Speaker: Thaddeus Pope, JD, PhD, Director, Health Law Institute, Mitchell - Hamline School of Law; Affiliate Faculty Member, Center for Bioethics, University of Minnesota. Learn more about Professor Pope here.
Speaker: Chris Collura, MD, MA, Neonatology, Pediatric Palliative Care, Bioethics, Mayo Clinic Children’s Center
Researcher, ethicist, and public health advocate Amos Laar, PhD connects the dots between HIV and the social, cultural, ethical and human rights issues systemically integrated with the disease in Ghana. For his MA, Laar's completed a masters' thesis in 2014 on ethically appropriate responses to HIV in Ghana. Laar was recently featured in the Lancet's Diabetes and Endocrinology journal for his nutrition work on regulating unhealthy foods in Ghana. This talk brings a social public health perspective to Ghana’s national response to HIV with a focus on how these variables contribute to HIV transmission as well as disease and implementation outcomes. Laar is a native of Ghana with academic training in Nutrition, Public Health as well as an MA in Bioethics from the University of Minnesota. This event was co-sponsored by the Center for Global Health and Social Responsibility and the School of Public Health.
Advance care planning supports patient-centered decision-making by discussing goals, values, and preferences for future medical care. This process involves three key stakeholders: the patient, their surrogate decision-maker, and their clinicians. How do the stakeholder roles change when the patient is an adolescent who has the capacity but not the legal right to make medical decisions? Dr. Jennifer Needle, a Pediatric Intensive Care physician from the University of Minnesota Masonic Children's Hospital and faculty member in the Center for Bioethics, addresses this question from the perspectives of these stakeholders in the context of adolescent advance care planning. She reviews the literature on the benefits and barriers to effective advance care planning, discusses clinician, patient, and surrogate perspectives on medical decision-making in adolescent patients, and discusses future areas of research to support adolescent patients and their families in making informed medical decisions. This event was co-sponsored by the Department of Pediatrics in the University of Minnesota's Medical School.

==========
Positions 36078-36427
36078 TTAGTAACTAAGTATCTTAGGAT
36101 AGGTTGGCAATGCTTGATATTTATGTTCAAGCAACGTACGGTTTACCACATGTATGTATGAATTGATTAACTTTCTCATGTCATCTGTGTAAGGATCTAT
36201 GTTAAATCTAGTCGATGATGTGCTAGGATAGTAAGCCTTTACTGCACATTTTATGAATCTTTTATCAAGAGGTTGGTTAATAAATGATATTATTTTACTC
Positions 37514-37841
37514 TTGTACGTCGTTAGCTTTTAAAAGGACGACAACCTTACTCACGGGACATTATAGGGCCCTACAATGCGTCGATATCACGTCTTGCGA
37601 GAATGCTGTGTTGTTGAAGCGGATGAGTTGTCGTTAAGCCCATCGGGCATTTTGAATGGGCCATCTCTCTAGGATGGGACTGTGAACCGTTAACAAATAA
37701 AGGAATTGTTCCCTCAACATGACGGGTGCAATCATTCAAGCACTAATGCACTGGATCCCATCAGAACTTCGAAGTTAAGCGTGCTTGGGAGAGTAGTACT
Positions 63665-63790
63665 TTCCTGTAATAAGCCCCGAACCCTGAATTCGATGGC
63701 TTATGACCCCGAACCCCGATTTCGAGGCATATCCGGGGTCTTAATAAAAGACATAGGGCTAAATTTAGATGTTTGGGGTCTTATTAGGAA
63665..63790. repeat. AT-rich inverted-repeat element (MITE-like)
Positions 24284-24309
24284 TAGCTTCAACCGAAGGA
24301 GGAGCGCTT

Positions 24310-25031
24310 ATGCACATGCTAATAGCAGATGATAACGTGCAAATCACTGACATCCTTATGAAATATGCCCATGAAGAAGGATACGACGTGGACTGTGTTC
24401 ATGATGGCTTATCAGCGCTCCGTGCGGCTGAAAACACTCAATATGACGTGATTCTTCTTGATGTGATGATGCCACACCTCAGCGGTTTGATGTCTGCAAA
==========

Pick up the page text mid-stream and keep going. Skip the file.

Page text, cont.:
Speaker: Jennifer Needle, MD, MPH | Assistant Professor, Center for Bioethics, University of Minnesota
In this talk, Dr. Benya discussed the recent National Academies report that examines the effect of sexual harassment on women in scientific, technical, and medical fields in academia. Dr. Benya shared strategies and practices that can be used to prevent and address this discriminatory behavior, and discussed the research that supports these approaches. This event was co-sponsored by the University of Minnesota School of Nursing, The Center for Women in Medicine and Science, and the History of Science, Technology, and Medicine department.
Informed consent requires that research participants understand the study under consideration and appreciate its implications for their interests. Therapeutic misconception – which occurs when individuals confuse the purposes of clinical research with standard clinical care – compromises informed consent. Dr. Bryan A. Sisk expands the discussions beyond therapeutic misconception in clinical trials by explaining multiple ways in which understanding and appreciation of information about a clinical trial can be undermined. He offers a framework of therapeutic misperceptions to assist researchers in managing challenges to the informed consent process. This activity was designed for physicians and other healthcare professionals. By the end of this talk, attendees are able to do the following:
1. Identify two components of decisional capacity
2. Discuss challenges of therapeutic misperceptions in the clinic-research setting
3. Explore a framework of therapeutic misperceptions
3-100 Mayo, U of M East Bank Campus
The background to justice in bioethics revolves around fair access to costly health care resources. Meanwhile, social movements emphasize economic, racial, and identity inequalities within the United States. The demands of climate change add conceptions of justice: environmental justice, intra-specific justice, global inequality, differential responsibility for climate change, and generational justice. How are we to sort out these different emphases? Meanwhile, the rate of climate change is accelerating, and 27 years of negotiations has yielded no actual reduction in global greenhouse gas emissions. While we argue, inevitable misery is mounting up unjustly for young people and future generations.
Speaker: Andrew Jameton, PhD, Affiliate Faculty, Center for Bioethics, UMN; Professor Emeritus, College of Public Health University of Nebraska Medical Center